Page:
Leader Cantor Statement on President Obama's Executive Order on Rules and Regulations
January 18, 2011
Contact: Doug Heye, Megan Whittemore

WASHINGTON, DC – In December of 2009, then-Whip Eric Cantor (R-VA) unveiled the “No Cost Jobs Plan” which was centered on striking down needless and burdensome bureaucratic rules and regulations that plague businesses and stifle job growth and creation. Today, President Barack Obama detailed his latest Executive Order in the Wall Street Journal which calls for a government-wide review of federal regulations. Leader Cantor offered the following statement:

“More than a year ago when our country was still struggling from the recent financial crisis, I unveiled the ‘No Cost Jobs Plan’ aimed at spurring the economy and creating jobs by putting in place common sense policy proposals. One of the chief planks of my plan was to address the out-of-control and costly bureaucratic rules and regulations that bog down businesses small and large, so that they’re free to grow and create jobs.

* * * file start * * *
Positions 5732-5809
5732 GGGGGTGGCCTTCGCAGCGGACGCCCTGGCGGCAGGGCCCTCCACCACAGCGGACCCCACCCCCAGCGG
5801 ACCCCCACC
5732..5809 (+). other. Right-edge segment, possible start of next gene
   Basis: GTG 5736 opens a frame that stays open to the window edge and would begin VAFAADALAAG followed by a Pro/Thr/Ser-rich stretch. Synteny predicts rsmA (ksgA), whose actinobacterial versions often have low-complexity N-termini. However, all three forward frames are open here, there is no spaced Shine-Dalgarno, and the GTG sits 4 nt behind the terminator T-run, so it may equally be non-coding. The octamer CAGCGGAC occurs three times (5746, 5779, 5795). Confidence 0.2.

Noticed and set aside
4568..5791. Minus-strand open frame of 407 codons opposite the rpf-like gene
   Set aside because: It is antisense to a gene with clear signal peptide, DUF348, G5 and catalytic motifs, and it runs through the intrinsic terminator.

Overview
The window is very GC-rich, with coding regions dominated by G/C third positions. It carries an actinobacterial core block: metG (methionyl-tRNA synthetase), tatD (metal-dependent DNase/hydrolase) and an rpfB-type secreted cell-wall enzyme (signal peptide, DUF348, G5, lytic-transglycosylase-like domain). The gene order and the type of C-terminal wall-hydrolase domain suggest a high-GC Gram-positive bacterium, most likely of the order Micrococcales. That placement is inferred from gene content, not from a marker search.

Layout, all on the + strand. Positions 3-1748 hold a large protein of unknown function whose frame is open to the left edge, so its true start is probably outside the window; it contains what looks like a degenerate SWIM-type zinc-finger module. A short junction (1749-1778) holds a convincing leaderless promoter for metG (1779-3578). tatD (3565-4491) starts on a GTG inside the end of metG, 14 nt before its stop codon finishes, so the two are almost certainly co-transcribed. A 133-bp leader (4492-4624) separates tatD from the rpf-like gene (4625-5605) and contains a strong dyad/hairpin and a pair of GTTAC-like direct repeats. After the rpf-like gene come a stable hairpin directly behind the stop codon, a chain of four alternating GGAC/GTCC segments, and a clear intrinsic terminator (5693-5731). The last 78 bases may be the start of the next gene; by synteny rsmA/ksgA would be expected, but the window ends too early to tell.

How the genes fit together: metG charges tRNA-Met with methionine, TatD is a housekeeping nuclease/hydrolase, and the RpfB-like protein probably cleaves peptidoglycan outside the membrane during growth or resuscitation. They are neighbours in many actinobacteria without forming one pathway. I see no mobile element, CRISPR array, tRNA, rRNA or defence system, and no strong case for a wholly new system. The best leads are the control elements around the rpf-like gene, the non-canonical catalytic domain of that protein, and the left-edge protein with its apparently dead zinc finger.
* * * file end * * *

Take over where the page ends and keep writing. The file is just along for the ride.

“Today’s Executive Order from President Obama shows that he heard the same message I did in the last election – that Americans are sick and tired of Washington’s excessive overreach and overspending. While I applaud his efforts on this new Executive Order today, we must go further. That’s why I am relaunching the ‘No Cost Jobs Plan’ today – a plan we presented to the President and his party last year. Interestingly, though he and his Administration didn’t embrace it last year, we have noticed pieces of the plan being incorporated by the President including trade agreements and rolling back barriers to job creation found in the regulatory system.

“I urge agencies government-wide to heed our call and work quickly. We must tear down self-imposed obstacles to economic growth and wealth creation. Our oversight efforts will not only review and cut current regulations, but work to end pending detrimental rules and regulations from going into effect, and ensure that the culture of bureaucracy and big-government rulemaking in Washington is no longer the norm so that people can start getting back to work.”